Nasa has delayed the launch of its newest Mars rover yet again, to the end of July at the earliest, this time for a rocket issue.
If the Perseverance rover is not on its way by mid-August, it will have to wait until 2022 when Earth and Mars are back in proper alignment, costing Nasa close to 500 million US dollars for the delay alone.
Managers are now targeting no earlier than July 30 for a liftoff from Florida’s Cape Canaveral, eating up half of the month-long launch window.
The good news is that Nasa is trying to eke out more time in this summer’s launch opportunity, now lasting until at least August 15.
The chance to fly to Mars comes up only every 26 months.
It is Nasa’s most ambitious Mars mission yet, totalling around three billion US dollars.
Besides seeking signs of past microscopic Martian life, Perseverance will gather rocks and soil for eventual return to Earth.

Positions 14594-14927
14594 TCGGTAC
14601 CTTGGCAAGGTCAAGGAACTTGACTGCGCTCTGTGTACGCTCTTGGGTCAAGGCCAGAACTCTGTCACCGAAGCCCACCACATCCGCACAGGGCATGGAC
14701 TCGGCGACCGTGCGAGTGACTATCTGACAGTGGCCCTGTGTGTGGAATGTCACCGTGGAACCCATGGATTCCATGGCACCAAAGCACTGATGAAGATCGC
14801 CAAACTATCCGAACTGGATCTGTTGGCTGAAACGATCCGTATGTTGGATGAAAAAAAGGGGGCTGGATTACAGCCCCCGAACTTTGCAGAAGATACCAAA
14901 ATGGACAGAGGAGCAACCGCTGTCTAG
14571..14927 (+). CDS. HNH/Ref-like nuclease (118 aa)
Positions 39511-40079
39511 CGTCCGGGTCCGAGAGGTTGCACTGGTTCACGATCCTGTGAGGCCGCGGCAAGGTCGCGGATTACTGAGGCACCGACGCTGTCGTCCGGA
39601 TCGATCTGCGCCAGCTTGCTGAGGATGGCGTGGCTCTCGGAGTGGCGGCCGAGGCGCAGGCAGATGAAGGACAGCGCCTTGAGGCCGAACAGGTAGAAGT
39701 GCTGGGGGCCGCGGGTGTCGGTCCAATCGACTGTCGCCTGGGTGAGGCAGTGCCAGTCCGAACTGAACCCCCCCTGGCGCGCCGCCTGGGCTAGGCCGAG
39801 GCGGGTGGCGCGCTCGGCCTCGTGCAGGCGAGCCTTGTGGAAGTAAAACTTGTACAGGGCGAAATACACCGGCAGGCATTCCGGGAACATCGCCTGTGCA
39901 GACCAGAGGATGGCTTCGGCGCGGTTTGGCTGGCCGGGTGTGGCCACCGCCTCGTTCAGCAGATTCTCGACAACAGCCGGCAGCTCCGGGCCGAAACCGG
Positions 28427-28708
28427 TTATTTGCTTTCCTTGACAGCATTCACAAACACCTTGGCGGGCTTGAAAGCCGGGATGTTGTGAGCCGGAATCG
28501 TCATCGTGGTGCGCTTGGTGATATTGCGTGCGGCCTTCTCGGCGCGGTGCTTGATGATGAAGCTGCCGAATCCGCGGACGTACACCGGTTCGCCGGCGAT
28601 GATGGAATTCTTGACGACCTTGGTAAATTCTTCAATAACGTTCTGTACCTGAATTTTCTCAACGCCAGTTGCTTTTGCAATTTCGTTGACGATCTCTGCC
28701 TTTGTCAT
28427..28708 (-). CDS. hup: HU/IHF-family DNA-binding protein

Rocket maker United Launch Alliance needs extra time to deal with a liquid oxygen sensor line that showed questionable readings during a recent practice countdown, officials said Tuesday.
Previous technical concerns, including crane trouble at the pad, bumped the launch from the original July 17 to July 20 and then July 22.
The United Arab Emirates and China, meanwhile, still are pressing ahead with launches this month or next of Mars spacecraft.
Russia and the European Space Agency had to bow out, delaying their Mars rover until 2022 because of delayed spacecraft testing and travel limitations due to the coronavirus pandemic.